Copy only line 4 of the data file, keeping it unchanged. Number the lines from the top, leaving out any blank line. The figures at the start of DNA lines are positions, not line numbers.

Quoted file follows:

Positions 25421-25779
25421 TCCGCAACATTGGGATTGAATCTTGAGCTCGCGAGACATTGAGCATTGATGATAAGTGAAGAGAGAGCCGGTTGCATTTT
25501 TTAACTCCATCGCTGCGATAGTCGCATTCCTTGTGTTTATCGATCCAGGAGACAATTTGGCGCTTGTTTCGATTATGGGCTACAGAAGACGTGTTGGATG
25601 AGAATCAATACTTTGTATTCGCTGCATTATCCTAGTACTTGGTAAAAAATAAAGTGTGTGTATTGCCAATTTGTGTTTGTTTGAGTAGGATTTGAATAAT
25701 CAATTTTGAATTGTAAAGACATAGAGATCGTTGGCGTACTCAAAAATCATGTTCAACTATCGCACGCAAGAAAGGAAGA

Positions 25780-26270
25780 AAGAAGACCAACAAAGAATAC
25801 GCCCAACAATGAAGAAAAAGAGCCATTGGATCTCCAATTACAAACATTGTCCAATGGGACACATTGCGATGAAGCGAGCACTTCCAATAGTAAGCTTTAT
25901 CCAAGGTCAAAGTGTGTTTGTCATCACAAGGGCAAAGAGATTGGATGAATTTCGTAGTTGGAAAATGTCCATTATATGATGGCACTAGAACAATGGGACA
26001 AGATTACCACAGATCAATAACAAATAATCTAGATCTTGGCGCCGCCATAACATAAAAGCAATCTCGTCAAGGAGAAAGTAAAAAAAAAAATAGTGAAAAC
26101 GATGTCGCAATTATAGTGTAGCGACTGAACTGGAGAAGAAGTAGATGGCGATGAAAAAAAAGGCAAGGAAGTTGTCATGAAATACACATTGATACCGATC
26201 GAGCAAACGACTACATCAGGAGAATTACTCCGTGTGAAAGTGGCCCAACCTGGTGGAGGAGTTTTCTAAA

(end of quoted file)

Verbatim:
25601 AGAATCAATACTTTGTATTCGCTGCATTATCCTAGTACTTGGTAAAAAATAAAGTGTGTGTATTGCCAATTTGTGTTTGTTTGAGTAGGATTTGAATAAT